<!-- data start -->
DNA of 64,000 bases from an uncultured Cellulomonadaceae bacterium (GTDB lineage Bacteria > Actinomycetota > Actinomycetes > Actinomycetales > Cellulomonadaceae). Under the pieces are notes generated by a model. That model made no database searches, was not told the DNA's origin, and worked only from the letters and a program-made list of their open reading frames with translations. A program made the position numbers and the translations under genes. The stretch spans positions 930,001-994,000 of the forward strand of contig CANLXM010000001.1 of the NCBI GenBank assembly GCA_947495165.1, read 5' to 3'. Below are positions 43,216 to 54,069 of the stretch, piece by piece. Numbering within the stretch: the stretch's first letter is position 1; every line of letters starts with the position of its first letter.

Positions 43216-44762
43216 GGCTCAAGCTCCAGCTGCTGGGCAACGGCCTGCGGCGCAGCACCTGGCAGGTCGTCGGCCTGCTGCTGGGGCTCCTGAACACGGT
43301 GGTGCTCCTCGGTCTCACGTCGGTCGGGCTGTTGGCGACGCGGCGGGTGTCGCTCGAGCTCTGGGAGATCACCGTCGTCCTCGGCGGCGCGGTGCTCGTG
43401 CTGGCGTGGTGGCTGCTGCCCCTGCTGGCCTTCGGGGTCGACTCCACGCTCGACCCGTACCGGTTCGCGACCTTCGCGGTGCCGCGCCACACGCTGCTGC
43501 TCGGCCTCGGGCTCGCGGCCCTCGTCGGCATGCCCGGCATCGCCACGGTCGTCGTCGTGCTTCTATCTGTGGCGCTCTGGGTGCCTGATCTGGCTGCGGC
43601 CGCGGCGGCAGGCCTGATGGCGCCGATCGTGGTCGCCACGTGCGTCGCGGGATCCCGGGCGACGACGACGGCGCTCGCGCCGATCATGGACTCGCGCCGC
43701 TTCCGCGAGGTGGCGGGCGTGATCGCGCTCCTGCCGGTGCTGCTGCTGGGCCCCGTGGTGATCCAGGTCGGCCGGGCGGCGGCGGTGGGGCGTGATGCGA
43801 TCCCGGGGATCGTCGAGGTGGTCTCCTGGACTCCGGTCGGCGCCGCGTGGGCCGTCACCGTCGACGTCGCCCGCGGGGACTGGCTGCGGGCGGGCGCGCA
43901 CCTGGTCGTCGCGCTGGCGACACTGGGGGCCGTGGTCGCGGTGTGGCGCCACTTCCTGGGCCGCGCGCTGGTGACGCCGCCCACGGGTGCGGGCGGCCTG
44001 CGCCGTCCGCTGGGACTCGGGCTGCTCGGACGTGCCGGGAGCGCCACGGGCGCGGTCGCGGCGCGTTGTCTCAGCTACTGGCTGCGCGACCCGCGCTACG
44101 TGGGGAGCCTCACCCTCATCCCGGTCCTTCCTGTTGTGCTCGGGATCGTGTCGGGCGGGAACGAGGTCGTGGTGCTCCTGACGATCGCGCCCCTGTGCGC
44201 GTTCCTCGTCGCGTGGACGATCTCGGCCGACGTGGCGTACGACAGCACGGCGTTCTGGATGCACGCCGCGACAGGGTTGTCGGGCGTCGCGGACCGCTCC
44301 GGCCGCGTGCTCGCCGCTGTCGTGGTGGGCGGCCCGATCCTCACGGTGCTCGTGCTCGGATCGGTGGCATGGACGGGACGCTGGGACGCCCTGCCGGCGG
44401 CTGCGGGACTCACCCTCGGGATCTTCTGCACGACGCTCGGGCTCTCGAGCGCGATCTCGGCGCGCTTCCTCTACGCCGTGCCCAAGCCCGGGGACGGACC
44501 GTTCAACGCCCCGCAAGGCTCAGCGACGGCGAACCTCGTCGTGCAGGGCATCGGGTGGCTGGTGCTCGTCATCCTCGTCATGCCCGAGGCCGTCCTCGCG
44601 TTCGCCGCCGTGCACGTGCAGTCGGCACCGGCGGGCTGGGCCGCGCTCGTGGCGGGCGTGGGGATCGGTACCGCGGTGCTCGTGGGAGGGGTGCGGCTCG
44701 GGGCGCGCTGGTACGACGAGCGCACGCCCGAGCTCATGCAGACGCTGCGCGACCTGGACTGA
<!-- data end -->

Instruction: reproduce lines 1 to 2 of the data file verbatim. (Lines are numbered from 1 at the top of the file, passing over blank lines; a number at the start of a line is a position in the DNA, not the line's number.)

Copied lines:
DNA of 64,000 bases from an uncultured Cellulomonadaceae bacterium (GTDB lineage Bacteria > Actinomycetota > Actinomycetes > Actinomycetales > Cellulomonadaceae). Under the pieces are notes generated by a model. That model made no database searches, was not told the DNA's origin, and worked only from the letters and a program-made list of their open reading frames with translations. A program made the position numbers and the translations under genes. The stretch spans positions 930,001-994,000 of the forward strand of contig CANLXM010000001.1 of the NCBI GenBank assembly GCA_947495165.1, read 5' to 3'. Below are positions 43,216 to 54,069 of the stretch, piece by piece. Numbering within the stretch: the stretch's first letter is position 1; every line of letters starts with the position of its first letter.

Positions 43216-44762